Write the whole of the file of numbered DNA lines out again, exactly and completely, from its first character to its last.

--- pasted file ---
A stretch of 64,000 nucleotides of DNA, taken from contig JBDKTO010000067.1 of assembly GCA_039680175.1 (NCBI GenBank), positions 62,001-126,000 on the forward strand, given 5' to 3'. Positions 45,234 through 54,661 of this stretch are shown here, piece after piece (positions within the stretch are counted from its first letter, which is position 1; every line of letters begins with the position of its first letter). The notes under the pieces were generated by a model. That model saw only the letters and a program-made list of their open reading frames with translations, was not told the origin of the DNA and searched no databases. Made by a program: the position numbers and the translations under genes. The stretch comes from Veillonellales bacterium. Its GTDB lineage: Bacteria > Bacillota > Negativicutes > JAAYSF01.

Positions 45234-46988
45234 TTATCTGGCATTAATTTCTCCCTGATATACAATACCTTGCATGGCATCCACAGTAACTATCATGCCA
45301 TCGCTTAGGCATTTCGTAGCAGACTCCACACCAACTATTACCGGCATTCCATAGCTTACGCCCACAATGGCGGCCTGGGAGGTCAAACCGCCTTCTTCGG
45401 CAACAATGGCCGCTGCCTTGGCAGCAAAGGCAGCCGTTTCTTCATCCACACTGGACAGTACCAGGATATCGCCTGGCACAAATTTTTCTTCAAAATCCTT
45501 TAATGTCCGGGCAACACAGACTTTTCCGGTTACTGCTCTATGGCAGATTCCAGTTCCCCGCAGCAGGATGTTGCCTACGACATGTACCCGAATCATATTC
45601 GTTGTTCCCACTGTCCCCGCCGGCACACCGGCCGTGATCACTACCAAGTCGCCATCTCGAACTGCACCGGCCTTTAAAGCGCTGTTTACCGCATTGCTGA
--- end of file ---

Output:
A stretch of 64,000 nucleotides of DNA, taken from contig JBDKTO010000067.1 of assembly GCA_039680175.1 (NCBI GenBank), positions 62,001-126,000 on the forward strand, given 5' to 3'. Positions 45,234 through 54,661 of this stretch are shown here, piece after piece (positions within the stretch are counted from its first letter, which is position 1; every line of letters begins with the position of its first letter). The notes under the pieces were generated by a model. That model saw only the letters and a program-made list of their open reading frames with translations, was not told the origin of the DNA and searched no databases. Made by a program: the position numbers and the translations under genes. The stretch comes from Veillonellales bacterium. Its GTDB lineage: Bacteria > Bacillota > Negativicutes > JAAYSF01.

Positions 45234-46988
45234 TTATCTGGCATTAATTTCTCCCTGATATACAATACCTTGCATGGCATCCACAGTAACTATCATGCCA
45301 TCGCTTAGGCATTTCGTAGCAGACTCCACACCAACTATTACCGGCATTCCATAGCTTACGCCCACAATGGCGGCCTGGGAGGTCAAACCGCCTTCTTCGG
45401 CAACAATGGCCGCTGCCTTGGCAGCAAAGGCAGCCGTTTCTTCATCCACACTGGACAGTACCAGGATATCGCCTGGCACAAATTTTTCTTCAAAATCCTT
45501 TAATGTCCGGGCAACACAGACTTTTCCGGTTACTGCTCTATGGCAGATTCCAGTTCCCCGCAGCAGGATGTTGCCTACGACATGTACCCGAATCATATTC
45601 GTTGTTCCCACTGTCCCCGCCGGCACACCGGCCGTGATCACTACCAAGTCGCCATCTCGAACTGCACCGGCCTTTAAAGCGCTGTTTACCGCATTGCTGA